Bryan Doherty of the Chicago-based jazz-infused rock band Hood Smoke is quietly becoming a star of the bass world. But while his thumping bass lines have that jazzy soul groove sound you'd expect from a band that calls the Windy City home, it's the Cream City that Doherty originally called home.
Published March 7, 2014
"Son of God" isn't based on the much-ballyhooed History Channel miniseries "The Bible." It literally is "The Bible," albeit vigorous edited down from 10 hours to 138 minutes with a few deleted scenes added in for a bonus. To call "Son of God" a new movie is like a date reheating leftovers and saying he cooked dinner for you, then asking for $10 to cover the cost. And it was Chinese takeout to begin with.
Published March 6, 2014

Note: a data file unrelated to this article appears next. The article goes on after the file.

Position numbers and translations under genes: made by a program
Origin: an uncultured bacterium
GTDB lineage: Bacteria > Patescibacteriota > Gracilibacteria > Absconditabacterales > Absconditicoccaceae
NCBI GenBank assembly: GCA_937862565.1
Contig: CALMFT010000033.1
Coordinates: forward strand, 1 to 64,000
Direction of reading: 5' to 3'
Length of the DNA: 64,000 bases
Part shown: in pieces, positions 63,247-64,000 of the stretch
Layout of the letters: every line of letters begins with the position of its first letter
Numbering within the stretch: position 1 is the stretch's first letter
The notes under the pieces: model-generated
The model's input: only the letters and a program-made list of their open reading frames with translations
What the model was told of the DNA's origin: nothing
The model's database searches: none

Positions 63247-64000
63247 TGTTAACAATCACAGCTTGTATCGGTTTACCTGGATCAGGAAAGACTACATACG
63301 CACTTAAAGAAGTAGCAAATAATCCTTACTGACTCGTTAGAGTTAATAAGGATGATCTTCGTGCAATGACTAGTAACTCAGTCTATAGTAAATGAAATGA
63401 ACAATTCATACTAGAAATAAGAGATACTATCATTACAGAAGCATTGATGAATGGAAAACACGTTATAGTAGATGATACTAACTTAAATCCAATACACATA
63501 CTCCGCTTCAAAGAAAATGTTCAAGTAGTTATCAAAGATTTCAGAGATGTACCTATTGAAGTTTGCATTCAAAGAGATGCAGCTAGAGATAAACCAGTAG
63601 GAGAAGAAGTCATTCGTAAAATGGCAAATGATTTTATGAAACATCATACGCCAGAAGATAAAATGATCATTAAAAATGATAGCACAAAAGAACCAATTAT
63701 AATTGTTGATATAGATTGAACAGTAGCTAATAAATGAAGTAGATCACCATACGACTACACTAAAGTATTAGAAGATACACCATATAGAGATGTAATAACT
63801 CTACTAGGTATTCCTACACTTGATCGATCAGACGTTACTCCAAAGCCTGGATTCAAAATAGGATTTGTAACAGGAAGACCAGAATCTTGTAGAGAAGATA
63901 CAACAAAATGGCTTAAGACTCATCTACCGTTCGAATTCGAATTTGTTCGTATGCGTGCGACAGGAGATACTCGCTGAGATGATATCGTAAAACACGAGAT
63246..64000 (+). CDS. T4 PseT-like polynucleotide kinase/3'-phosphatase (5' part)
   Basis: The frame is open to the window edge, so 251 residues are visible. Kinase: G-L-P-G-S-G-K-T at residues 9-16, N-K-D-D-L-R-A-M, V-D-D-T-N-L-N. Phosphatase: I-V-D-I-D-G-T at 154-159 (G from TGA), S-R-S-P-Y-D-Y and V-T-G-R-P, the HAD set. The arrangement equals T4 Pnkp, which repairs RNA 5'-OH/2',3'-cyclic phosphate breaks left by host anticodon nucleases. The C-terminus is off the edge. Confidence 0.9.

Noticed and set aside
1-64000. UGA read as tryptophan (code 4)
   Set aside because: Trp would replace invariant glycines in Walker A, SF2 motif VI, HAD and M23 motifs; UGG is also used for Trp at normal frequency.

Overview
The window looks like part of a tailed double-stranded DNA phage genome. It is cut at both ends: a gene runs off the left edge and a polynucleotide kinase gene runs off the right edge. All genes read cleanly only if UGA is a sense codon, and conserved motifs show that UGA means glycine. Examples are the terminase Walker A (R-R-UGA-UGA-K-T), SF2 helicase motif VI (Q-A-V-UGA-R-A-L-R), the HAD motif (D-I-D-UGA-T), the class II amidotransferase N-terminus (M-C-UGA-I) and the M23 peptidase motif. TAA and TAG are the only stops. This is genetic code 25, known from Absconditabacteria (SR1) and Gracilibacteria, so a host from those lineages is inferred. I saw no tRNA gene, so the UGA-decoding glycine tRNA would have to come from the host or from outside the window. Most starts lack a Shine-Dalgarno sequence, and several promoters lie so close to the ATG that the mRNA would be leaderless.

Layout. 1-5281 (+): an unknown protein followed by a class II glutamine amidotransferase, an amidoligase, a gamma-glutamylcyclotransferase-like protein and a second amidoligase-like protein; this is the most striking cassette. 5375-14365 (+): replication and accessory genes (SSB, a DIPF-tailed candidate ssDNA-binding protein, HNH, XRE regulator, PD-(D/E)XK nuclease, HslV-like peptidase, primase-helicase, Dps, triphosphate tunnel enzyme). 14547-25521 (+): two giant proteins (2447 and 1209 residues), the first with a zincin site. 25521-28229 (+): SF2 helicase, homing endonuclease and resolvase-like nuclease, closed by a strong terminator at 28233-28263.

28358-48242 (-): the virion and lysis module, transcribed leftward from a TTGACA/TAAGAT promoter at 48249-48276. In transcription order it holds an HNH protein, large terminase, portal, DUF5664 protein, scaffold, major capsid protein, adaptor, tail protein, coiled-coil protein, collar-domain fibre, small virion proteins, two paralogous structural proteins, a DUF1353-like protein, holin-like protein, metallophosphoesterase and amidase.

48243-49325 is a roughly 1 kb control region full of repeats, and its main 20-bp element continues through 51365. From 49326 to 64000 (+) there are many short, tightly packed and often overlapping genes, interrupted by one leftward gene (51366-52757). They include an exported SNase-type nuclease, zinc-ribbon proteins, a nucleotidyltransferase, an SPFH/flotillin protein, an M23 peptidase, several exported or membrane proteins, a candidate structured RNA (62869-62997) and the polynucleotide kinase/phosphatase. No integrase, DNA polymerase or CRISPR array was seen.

For the past 22 years, jazz pianist Mark Davis has been doing his part to bring a love of jazz to people. When he's not teaching and guiding future jazz artists at the Wisconsin Conservatory of Music, he's playing jazz piano concerts across the state - such as an upcoming show this Sunday afternoon at Ascension Lutheran Church - giving audiences a different type of lesson in jazz appreciation.
Published March 5, 2014
Some may consider Rick Springfield a one-hit wonder (though his 17 songs in the Top 40 would seem to disprove that), but Rick Springfield's career is far more than pestering Jessie about his girl. The '80s rock star continues to tour - including his current "Stripped Down" tour, his first ever solo tour which brings him to The Pabst Theater tonight.
Published March 4, 2014